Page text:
In the wake of both the violent racism towards Asian communities and isolation caused by the pandemic, Yin Chang and Moonlyn Tsai saw a need for care and connection among Asian elders. Yin, an actor and storyteller most well known for her role on Gossip Girl, and Moonlyn, a restaurateur, have been partners since 2014 and in the spring of 2020 decided to combine their skills to aid their community. Their non-profit, Heart of Dinner, provides weekly meal and grocery delivery focused on Asian cuisine to elderly East Asian New Yorkers complete with hand-drawn notes in the native language of the recipient. They have since partnered with local restaurants and farms to continue providing much needed support to the elderly East Asian population in New York City. Their impactful intersectional work provides a strong blueprint for additional SIL interventions for elderly immigrants.

In addition to forming connections with other immigrants who have shared experiences, research has shown that forming social connections with the new host country’s population helps to alleviate the impacts of social exclusion on immigrants. This demonstrates the importance of thoughtfully integrating immigrants into their new communities. 

Because immigrant communities are uniquely affected by social isolation and loneliness, it is imperative that solutions be created in partnership and dialogue with these communities. The National Academy of Sciences, Engineering, and Medicine’s comprehensive report on social isolation and loneliness emphasizes that interventions are most successful when they target specific populations. Part of addressing SIL in immigrant communities is listening to what those individuals need and want. Given the role of social exclusion in the isolation of immigrants, bringing them into conversations about solutions is essential in creating greater social connectedness. 

Some immigrants are already taking action to address SIL within their communities.  Dyah Miller, a photographer and artist, immigrated to Norwood, Ohio 8 years ago and is currently creating an inclusive map of her city for distribution in “Welcome Bags”. The Welcome Bags are distributed to new neighbors and also include lists of upcoming events and services available within the city. The map is designed to highlight special places in the community where people come together and connect and to “communicate the things this town has to offer”.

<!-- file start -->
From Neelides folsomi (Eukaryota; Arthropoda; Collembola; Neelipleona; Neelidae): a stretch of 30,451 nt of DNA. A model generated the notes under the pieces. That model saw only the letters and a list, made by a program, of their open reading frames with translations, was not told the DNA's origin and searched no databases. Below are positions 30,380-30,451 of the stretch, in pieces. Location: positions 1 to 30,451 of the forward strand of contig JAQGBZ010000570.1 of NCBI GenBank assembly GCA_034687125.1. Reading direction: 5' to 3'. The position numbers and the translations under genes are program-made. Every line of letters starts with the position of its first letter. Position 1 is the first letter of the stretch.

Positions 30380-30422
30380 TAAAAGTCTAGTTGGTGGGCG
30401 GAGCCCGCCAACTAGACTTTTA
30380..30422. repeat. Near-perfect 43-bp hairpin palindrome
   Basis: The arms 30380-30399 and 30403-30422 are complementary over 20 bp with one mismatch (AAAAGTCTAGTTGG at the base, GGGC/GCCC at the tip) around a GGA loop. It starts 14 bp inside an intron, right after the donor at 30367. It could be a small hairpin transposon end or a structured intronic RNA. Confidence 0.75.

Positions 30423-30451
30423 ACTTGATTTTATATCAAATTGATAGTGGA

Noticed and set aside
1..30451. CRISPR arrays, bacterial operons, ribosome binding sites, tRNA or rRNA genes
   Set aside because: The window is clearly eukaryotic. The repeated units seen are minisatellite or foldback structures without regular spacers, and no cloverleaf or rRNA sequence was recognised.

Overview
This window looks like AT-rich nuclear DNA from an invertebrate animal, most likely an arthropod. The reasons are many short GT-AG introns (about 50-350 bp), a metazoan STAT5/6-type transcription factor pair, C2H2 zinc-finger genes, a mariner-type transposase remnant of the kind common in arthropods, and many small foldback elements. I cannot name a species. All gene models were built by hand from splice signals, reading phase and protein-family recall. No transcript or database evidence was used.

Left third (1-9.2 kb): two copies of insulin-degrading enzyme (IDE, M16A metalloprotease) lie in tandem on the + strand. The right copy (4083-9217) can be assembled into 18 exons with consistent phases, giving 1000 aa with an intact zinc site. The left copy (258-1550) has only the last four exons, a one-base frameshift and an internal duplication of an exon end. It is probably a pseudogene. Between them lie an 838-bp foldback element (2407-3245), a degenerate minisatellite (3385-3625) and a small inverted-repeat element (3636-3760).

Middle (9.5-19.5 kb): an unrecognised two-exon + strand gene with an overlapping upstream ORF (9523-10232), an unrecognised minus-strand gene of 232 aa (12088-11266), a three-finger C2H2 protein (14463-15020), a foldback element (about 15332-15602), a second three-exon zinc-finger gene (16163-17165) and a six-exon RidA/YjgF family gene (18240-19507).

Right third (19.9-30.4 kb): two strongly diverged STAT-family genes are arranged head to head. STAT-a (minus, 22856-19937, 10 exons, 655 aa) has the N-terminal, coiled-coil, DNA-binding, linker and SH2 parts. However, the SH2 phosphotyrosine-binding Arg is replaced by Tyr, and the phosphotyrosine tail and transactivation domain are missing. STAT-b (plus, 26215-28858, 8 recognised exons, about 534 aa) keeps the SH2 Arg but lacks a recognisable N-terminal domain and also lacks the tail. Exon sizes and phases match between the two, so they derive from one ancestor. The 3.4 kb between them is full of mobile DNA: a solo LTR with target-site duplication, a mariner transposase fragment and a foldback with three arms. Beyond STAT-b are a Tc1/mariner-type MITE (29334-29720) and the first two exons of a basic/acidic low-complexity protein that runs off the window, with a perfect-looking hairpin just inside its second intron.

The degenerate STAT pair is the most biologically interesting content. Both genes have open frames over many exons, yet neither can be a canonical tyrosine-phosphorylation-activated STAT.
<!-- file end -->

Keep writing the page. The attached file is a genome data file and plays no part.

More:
“I had such a great experience here as an immigrant and a new community member and I just wanted to share that with other new people in Norwood,” Dyah says. 

Dyah is not the only one building connections in her community; we know that others are stepping up too. The Center for Inclusion and Belonging, a project of the American Immigration Council, is currently looking to uplift and fund organizations and projects who are also building community and social connections, so if you or someone in your community is engaged in this important work check out CIB’s call for Bridging Communities Projects.

The unique experiences of immigrants make them particularly vulnerable to social isolation and loneliness, but research and policy related to this important issue remains largely uninvestigated and neglected. By listening to and studying immigrants’ experiences, we can gain a better understanding of the role that social exclusion plays in social isolation and loneliness. This knowledge will be beneficial not only to immigrants, but also to other marginalized communities. Beyond research, action must be taken to reduce loneliness and prevent isolation in immigrant communities – and people like Dyah, Yin, and Moonlyn are leading the way. 

Learn more about Dyah and Heart of Dinner here: